The movie star revealed this on her Instagram page today as she reacted to recent reports of some women inflicting grievous injuries on their housemaids.
According to her, she is shocked that ladies who should be compassionate to their maids, who are other women’s children, go out of their way to treat them like slaves.
She added that it has gotten so bad that some do not even see them as slaves anymore, instead they treat them like animals.
Her words, “WOMEN pls y’all should come closer I want to ask you all a questions —— pls o why we women wicked like this? (Men dey learn) Like I don’t get, aren’t we supposed to be the ones with a very tender and compassionate hearts? How come we are stone hearted, why are we doing this for goodness sake or how do we even start to explain all this wicked acts by women. (Pls read through the news to understand)
Ok pls answer
Why are we treating our maids like slaves? Did I say slaves, sorry why are we treating children under our care like ANIMALS? Animals sef doesn’t deserve some kind of Wicked treatments melted on this kids whyyyyyyy? How can you drive a nail in another woman’s child’s head, how can you be so heartless to use a hot iron on another child’s skin, how can you be so Wicked to the extend of inserting pepper into a child’s private, how can you subject another woman’s child to sleeping in the toilet whyyyyyyyyy pls now women plssss we are mothers (with or without children) we should not trade that soft heart we are meant to have. If that child is stubborn pls return her to her people (no be by force o)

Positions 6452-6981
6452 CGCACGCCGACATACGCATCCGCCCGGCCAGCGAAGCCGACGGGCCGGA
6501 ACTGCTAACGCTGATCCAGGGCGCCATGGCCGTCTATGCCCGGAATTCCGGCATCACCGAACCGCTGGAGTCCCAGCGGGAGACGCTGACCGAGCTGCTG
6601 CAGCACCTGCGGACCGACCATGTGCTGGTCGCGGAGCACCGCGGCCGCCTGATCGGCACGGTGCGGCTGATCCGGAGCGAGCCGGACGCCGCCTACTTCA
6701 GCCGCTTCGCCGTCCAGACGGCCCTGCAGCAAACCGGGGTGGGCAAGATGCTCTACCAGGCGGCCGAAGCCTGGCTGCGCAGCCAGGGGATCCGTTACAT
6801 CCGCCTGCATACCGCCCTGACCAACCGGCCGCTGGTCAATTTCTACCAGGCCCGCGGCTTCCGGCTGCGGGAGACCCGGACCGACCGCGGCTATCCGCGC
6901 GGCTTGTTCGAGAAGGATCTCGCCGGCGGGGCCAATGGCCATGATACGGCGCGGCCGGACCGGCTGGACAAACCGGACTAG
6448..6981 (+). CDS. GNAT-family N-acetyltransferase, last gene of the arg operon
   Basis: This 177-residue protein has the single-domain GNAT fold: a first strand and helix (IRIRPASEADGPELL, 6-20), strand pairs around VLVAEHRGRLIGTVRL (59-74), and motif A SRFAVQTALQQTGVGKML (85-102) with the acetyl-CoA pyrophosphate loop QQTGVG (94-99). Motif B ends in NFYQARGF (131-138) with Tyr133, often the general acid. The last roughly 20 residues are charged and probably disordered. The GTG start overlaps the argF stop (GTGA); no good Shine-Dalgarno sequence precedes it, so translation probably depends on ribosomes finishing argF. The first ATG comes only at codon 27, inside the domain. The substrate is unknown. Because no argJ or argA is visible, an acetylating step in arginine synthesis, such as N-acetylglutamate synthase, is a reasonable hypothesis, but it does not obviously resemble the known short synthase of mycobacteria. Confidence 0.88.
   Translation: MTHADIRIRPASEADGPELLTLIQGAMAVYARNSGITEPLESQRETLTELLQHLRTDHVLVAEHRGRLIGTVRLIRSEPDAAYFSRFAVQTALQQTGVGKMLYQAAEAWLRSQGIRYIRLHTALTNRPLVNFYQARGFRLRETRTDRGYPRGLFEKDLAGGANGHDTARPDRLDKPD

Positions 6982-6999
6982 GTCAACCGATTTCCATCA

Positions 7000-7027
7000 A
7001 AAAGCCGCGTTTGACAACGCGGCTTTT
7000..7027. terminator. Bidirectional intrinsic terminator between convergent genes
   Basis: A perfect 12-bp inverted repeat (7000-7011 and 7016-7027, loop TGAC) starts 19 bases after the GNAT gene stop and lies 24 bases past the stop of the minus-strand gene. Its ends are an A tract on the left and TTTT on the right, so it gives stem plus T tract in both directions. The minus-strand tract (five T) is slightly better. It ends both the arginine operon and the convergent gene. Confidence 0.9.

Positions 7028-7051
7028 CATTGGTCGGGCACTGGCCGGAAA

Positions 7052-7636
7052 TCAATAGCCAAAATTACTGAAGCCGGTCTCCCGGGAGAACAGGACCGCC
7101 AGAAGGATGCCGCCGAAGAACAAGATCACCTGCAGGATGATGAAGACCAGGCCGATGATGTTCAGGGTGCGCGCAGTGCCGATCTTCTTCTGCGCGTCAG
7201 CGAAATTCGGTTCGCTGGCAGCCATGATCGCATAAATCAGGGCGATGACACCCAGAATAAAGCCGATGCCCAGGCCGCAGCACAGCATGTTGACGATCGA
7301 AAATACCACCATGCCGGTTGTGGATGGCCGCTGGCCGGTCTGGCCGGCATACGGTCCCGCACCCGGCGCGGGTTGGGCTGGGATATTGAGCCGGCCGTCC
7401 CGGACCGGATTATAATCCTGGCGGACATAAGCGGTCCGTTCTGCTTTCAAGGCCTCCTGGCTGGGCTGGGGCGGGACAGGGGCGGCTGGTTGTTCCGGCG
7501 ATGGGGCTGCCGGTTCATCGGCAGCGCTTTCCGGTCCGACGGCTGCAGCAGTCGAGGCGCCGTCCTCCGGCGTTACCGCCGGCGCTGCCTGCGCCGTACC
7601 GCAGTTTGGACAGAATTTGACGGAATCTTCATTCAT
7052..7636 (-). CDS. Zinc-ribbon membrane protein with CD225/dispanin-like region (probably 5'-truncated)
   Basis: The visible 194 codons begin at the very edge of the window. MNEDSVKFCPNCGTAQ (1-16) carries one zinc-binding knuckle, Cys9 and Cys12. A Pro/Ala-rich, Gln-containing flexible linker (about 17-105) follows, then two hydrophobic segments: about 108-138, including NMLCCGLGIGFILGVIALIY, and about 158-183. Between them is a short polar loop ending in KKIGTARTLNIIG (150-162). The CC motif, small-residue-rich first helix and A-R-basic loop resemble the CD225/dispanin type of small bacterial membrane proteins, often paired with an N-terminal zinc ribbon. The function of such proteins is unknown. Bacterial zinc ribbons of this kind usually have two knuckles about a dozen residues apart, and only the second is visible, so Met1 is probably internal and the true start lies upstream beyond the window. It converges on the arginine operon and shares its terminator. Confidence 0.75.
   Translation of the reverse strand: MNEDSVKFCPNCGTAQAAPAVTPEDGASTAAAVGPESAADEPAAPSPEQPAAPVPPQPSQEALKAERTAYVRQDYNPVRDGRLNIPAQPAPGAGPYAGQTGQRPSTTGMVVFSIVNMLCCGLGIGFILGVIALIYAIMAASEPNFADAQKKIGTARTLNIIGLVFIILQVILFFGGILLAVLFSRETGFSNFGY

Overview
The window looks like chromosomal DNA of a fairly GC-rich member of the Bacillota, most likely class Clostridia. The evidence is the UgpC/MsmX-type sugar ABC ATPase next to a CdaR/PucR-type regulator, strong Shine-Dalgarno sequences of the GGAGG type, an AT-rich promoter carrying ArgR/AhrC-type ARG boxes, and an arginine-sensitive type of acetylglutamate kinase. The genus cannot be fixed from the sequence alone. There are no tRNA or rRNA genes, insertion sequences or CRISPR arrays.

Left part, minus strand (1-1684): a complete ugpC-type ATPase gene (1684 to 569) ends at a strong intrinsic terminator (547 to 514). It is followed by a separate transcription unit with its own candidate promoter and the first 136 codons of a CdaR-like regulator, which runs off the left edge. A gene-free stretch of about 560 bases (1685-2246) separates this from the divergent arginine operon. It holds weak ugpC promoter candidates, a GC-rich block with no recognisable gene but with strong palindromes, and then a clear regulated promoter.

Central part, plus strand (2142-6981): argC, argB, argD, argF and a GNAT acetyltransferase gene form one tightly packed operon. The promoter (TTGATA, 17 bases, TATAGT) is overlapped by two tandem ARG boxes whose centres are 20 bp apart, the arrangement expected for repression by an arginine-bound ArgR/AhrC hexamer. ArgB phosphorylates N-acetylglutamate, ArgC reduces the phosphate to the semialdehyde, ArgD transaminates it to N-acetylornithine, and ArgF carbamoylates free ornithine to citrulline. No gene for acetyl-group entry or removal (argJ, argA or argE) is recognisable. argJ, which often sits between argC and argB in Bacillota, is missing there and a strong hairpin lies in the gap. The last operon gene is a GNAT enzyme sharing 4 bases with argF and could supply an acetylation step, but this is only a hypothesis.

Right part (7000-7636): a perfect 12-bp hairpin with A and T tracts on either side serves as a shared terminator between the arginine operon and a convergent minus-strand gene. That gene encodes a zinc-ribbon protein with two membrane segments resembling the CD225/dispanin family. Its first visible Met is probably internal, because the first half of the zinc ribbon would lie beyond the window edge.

women are WICKED o
I fear US o”
What do you think?
Nollywood is a sobriquet that originally referred to the Nigerian film industry. The origin of the term dates back to the early 2000s, traced to an article in The New York Times. Due to the history of evolving meanings and contexts, there is no clear or agreed-upon definition for the term, which has made it a subject to several controversies.
The origin of the term “Nollywood” remains unclear; Jonathan Haynes traced the earliest usage of the word to a 2002 article by Matt Steinglass in the New York Times, where it was used to describe Nigerian cinema.
Charles Igwe noted that Norimitsu Onishi also used the name in a September 2002 article he wrote for the New York Times. The term continues to be used in the media to refer to the Nigerian film industry, with its definition later assumed to be a portmanteau of the words “Nigeria” and “Hollywood”, the American major film hub.
Film-making in Nigeria is divided largely along regional, and marginally ethnic and religious lines. Thus, there are distinct film industries – each seeking to portray the concern of the particular section and ethnicity it represents. However, there is the English-language film industry which is a melting pot for filmmaking and filmmakers from most of the regional industries.
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